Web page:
People march from the National Mall to the Supreme Court during the March for Life in Washington on Friday. | Francis Chung/POLITICO
Heading into Friday’s March for Life, on the cusp of the 50th anniversary of Roe v. Wade, anti-abortion leaders were worried that enthusiasm might have fizzled since the Supreme Court overturned the landmark ruling last year.
They feared — particularly after suffering widespread losses in the 2022 midterms — that achieving their decadeslong goal of toppling Roe had caused supporters to disengage just as abortion-rights activists became newly energized, and that turnout for the DC event would drop off.
“We have to work very hard to make sure we keep our eye on the prize, that we don’t say, ‘Hey, Roe v. Wade is overturned. We’ve done our work. Now it’s time to go home.’ I would say, to be transparent, that was a concern of ours,” Marjorie Dannenfelser, the president of Susan B. Anthony Pro-Life America, told reporters. “I think some people were a little bit frozen in time and not sure what to do.”
While the National Park Service declined to estimate the crowd size, and March for Life organizers did not respond to questions about attendance, there was a palpable sense of relief among anti-abortion leaders as they looked out at a sea of faces packed onto the National Mall.
“I’ve got to tell you, I was a little nervous. I was concerned that people wouldn’t continue the fight,” former Pennsylvania senator and Republican presidential candidate Rick Santorum, a staunch abortion opponent, told POLITICO. “But based on this reaction, it looks like the grassroots has not moved on.”
Abortion opponents are counting on that energy to compel state and federal lawmakers to pass laws further restricting abortion. Since Roe fell, abortion access has been virtually eliminated in a quarter of the country, and several speakers told the enthusiastic crowd on the National Mall on Friday that those bans are just the beginning.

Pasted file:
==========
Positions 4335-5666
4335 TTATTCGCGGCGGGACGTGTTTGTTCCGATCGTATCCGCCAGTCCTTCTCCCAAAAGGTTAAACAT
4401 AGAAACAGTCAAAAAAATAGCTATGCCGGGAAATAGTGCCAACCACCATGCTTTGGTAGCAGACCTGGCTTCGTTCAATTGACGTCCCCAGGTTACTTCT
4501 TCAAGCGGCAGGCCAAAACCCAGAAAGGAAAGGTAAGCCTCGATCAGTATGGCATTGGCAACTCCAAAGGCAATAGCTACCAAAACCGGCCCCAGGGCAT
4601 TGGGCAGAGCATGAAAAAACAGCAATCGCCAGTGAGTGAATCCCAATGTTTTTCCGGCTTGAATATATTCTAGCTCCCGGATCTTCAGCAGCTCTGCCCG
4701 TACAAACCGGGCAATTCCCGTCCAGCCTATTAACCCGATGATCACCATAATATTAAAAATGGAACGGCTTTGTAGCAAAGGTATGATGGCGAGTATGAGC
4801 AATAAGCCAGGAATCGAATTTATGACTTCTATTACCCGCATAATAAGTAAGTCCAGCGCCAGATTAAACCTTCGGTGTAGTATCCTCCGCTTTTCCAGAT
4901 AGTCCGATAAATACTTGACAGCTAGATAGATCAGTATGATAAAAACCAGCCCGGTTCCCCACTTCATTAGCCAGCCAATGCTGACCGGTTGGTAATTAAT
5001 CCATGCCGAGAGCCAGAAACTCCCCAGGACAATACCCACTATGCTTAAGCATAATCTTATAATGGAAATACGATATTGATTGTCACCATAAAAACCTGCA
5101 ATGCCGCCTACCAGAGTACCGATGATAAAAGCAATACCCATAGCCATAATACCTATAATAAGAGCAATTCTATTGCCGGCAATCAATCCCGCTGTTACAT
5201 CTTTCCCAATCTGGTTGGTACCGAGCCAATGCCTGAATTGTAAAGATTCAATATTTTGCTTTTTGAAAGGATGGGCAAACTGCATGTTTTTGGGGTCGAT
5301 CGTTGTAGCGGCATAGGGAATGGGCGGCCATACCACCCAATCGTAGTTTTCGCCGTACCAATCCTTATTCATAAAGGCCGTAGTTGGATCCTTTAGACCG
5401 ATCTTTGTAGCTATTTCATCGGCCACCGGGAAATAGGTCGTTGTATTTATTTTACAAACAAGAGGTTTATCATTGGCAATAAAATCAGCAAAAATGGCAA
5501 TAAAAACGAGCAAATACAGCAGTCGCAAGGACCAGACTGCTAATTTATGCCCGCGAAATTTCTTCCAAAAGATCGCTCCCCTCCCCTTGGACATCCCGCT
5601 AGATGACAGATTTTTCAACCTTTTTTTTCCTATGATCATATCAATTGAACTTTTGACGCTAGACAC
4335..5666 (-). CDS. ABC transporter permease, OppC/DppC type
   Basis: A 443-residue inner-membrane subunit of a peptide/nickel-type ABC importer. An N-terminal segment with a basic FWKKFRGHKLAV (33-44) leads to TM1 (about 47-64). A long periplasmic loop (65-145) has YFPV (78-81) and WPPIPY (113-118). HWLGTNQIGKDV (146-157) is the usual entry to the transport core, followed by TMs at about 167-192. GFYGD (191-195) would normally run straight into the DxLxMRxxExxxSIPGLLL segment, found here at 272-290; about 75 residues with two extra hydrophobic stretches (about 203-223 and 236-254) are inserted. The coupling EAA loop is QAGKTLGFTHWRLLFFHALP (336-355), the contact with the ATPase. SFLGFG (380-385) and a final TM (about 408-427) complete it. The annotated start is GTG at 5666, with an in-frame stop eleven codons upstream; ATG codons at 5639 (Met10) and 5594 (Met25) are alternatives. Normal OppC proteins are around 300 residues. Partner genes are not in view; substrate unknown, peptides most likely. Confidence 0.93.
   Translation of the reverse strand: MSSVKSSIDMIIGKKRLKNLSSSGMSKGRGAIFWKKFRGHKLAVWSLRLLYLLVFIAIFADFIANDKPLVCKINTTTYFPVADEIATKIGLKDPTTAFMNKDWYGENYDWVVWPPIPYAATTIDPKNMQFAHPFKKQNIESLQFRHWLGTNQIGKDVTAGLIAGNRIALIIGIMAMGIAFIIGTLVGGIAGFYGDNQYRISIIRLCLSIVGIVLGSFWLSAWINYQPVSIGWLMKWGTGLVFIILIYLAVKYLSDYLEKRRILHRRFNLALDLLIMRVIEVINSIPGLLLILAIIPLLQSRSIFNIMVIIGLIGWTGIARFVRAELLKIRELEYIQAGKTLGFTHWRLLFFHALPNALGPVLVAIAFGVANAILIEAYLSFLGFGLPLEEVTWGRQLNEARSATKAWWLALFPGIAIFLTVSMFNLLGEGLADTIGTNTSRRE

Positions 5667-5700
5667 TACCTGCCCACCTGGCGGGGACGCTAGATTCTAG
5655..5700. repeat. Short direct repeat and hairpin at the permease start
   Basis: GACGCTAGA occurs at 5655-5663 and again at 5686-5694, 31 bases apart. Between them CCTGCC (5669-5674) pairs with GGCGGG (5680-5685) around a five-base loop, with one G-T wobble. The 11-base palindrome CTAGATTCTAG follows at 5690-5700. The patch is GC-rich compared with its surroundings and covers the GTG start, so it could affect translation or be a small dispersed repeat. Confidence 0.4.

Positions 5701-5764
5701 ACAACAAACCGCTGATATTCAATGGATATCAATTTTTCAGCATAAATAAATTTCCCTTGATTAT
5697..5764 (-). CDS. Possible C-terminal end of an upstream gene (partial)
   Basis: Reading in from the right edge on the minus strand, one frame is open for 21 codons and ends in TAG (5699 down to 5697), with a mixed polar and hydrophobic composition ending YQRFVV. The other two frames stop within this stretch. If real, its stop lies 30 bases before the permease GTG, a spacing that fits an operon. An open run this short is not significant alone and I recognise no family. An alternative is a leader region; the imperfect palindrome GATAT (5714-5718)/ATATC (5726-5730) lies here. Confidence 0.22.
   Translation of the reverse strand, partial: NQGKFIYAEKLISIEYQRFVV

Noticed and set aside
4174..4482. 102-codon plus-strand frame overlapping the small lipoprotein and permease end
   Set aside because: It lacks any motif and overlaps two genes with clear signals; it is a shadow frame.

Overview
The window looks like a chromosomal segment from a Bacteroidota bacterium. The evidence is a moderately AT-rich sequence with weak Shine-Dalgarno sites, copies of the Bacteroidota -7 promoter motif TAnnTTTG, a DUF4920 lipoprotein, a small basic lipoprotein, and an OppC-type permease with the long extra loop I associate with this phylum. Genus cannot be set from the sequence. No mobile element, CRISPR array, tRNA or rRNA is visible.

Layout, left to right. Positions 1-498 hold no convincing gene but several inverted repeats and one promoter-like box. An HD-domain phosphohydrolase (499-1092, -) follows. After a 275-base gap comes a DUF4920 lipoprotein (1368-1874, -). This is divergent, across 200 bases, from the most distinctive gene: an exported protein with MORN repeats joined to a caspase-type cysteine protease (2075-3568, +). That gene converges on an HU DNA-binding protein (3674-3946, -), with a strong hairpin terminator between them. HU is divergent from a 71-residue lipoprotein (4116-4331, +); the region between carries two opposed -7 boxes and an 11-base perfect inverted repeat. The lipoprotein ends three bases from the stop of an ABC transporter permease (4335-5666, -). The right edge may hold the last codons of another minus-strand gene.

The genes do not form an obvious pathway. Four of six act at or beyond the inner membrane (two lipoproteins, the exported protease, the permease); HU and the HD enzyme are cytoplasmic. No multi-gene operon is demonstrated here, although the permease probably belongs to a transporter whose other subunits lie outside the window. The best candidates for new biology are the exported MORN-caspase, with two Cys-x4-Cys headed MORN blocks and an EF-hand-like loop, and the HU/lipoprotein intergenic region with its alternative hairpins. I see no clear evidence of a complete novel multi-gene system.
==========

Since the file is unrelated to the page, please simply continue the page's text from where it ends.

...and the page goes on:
Overturning Roe “was only the first phase of this battle,” House Whip Steve Scalise (R-La.), the highest-ranking elected official to speak at the March, said to cheers. “Now the next phase begins.”
Scalise was one of the few prominent Republicans to attend. While the March in previous years featured appearances by Presidents Ronald Reagan and Donald Trump, Vice President Mike Pence and many other conservative officials hoping to prove their anti-abortion bona fides, none of the Republicans who have signaled an interest in running for president in 2024 appeared on stage on Friday. Neither did the top Republicans in the House or Senate — Kevin McCarthy and Mitch McConnell — or any Republican governor.
Anti-abortion leaders waved away questions about the lack of participation from the top ranks of the GOP, arguing that the march is “issue-central” and “not a political event,” and pointing to Congress being out of session that day and members being back in their home districts.
While cognizant that federal restrictions on the procedure won’t become law with Democrats in charge of the Senate and White House, conservative activists plan to push the new GOP House majority to take more votes on anti-abortion bills. And to illustrate that new focus, the route of Friday’s March shifted for the first time to pass by the Capitol as well as the Supreme Court.
“One, two, three, four, Roe v. Wade is out the door,” chanted a gaggle of teens wearing matching knit beanies as the March wound its way down Pennsylvania Avenue toward the House and Senate. “Five, six, seven, eight, now it’s time to legislate.”